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The ratio between field attractive and background volatiles encodes host-plant recognition in a specialist moth

Knudsen, Geir and Norli, Hans Ragnar and Tasin, Marco (2017). The ratio between field attractive and background volatiles encodes host-plant recognition in a specialist moth. Frontiers in Plant Science. 8 , 1-11
[Research article]

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Official URL: http://dx.doi.org/10.3389/fpls.2017.02206


Volatiles emitted by plants convey an array of information through different trophic levels. Animals such as host-seeking herbivores encounter plumes with filaments from both host and non-host plants. While studies showed a behavioral effect of non-host plants on herbivore host location, less information is available on how a searching insect herbivore perceives and flies upwind to a host-plant odor plume within a background of non-host volatiles. We hypothesized here that herbivorous insects in search of a host-plant can discriminate plumes of host and non-host plants and that the taxonomic relatedness of the non-host have an effect on finding the host. We also predicted that the ratio between certain plant volatiles is cognized as host-plant recognition cue by a receiver herbivorous insect. To verify these hypotheses we measured the wind tunnel response of the moth Argyresthia conjugella to the host plant rowan, to non-host plants taxonomically related (Rosaceae, apple and pear) or unrelated to the host (Pinaceae, spruce) and to binary combination of host and non-host plants. Volatiles were collected from all plant combinations and delivered to the test insect via an ultrasonic sprayer as an artificial plume. While the response to the rowan as a plant was not affected by the addition of any of the non-host plants, the attraction to the corresponding sprayed headspace decreased when pear or apple but not spruce were added to rowan. A similar result was measured toward the odor exiting a jar where freshly cut plant material of apple or pear or spruce was intermixed with rowan. Dose-response gaschromatography coupled to electroantennography revealed the presence of seven field attractive and seven background non-attractive antennally active compounds. Although the abundance of field attractive and of some background volatiles decreased in all dual combinations in comparison with rowan alone, an increased amount of the background compounds (3E)-4,8-Dimethyl-1,3,7-nonatriene ((E)-DMNT) and (Z)-3-hexenyl acetate was found in the rowan-apple and rowan-pear but not in the rowan-spruce headspace. A higher ratio between the abundance of each field attractive component and that of (E)-DMNT and (Z)-3-hexenyl acetate was measured for rowan and rowan-spruce in contrast to rowan-pear and rowan-apple headspaces. Our result suggests that the ratio between field attractive and background antennaly active volatiles encodes host-plant recognition in our study system.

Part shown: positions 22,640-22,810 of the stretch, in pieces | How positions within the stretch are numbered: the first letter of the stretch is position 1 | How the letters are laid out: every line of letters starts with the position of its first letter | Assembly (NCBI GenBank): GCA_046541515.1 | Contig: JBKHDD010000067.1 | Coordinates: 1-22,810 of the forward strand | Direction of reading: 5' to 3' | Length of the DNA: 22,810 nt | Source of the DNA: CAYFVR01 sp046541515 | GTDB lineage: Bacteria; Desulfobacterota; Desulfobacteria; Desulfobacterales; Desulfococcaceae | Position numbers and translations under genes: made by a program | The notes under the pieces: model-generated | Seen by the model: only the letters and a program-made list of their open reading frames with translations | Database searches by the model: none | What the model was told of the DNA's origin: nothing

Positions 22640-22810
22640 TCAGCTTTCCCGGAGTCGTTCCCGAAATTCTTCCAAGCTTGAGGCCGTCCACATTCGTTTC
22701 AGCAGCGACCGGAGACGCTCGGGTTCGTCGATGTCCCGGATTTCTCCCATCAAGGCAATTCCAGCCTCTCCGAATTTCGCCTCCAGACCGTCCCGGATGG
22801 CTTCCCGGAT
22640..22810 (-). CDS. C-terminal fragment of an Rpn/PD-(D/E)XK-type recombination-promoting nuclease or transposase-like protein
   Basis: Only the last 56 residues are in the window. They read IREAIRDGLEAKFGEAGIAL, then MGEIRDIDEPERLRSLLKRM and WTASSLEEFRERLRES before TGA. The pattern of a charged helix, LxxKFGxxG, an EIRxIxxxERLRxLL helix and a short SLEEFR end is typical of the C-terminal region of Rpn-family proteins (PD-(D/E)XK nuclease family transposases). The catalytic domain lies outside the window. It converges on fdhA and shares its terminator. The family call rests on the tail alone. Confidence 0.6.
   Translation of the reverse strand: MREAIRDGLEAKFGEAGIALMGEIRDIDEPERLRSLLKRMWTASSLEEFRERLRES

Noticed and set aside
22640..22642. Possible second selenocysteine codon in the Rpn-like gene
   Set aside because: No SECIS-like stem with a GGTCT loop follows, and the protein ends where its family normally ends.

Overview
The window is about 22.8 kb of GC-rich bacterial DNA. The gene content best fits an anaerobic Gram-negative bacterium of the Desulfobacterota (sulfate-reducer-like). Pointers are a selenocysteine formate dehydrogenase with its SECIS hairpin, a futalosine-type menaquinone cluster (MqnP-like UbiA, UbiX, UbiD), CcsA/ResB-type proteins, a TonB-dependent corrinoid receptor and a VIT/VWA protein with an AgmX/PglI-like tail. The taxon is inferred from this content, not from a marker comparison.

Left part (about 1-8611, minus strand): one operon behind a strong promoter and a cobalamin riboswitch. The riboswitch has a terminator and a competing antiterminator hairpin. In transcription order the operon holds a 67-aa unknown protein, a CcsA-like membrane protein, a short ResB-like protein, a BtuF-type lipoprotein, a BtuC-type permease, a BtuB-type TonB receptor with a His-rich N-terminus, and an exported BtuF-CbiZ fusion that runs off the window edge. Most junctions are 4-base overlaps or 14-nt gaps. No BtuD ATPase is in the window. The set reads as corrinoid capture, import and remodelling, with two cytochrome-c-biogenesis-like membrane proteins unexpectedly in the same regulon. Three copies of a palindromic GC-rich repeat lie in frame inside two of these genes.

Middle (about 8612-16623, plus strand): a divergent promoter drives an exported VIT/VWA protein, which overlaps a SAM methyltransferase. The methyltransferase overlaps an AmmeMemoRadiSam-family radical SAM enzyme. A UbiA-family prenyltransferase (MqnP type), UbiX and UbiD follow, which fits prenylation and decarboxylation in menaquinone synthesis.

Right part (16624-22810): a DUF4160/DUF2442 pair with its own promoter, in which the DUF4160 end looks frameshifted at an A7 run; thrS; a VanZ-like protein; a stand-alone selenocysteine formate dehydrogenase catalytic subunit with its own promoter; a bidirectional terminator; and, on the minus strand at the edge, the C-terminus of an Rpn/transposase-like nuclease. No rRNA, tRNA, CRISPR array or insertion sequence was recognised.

Authors/Creators:Knudsen, Geir and Norli, Hans Ragnar and Tasin, Marco
Title:The ratio between field attractive and background volatiles encodes host-plant recognition in a specialist moth
Series Name/Journal:Frontiers in Plant Science
Year of publishing :2017
Page range:1-11
Number of Pages:11
Publisher:Frontiers Media
Publication Type:Research article
Article category:Scientific peer reviewed
Version:Published version
Copyright:Creative Commons: Attribution 4.0
Full Text Status:Public
Subjects:(A) Swedish standard research categories 2011 > 4 Agricultural Sciences > 401 Agricultural, Forestry and Fisheries > Agricultural Science
Agrovoc terms:olfaction, Insecta, host plants, Argyresthia, Sorbus, volatile compounds
Keywords:(3E)-4,8-Dimethyl-1,3,7-nonatriene, ultrasonic sprayer, apple fruit moth, Malus domestica, Sorbus aucuparia, Rosaceae, Picea abies, Pinaceae
Permanent URL:
Additional ID:
Type of IDID
Web of Science (WoS)000418587300002
ID Code:15288
Faculty:LTV - Fakulteten för landskapsarkitektur, trädgårds- och växtproduktionsvetenskap
Department:(LTJ, LTV) > Department of Plant Protection Biology
Deposited By: SLUpub Connector
Deposited On:08 Feb 2018 10:53
Metadata Last Modified:08 Feb 2018 13:07

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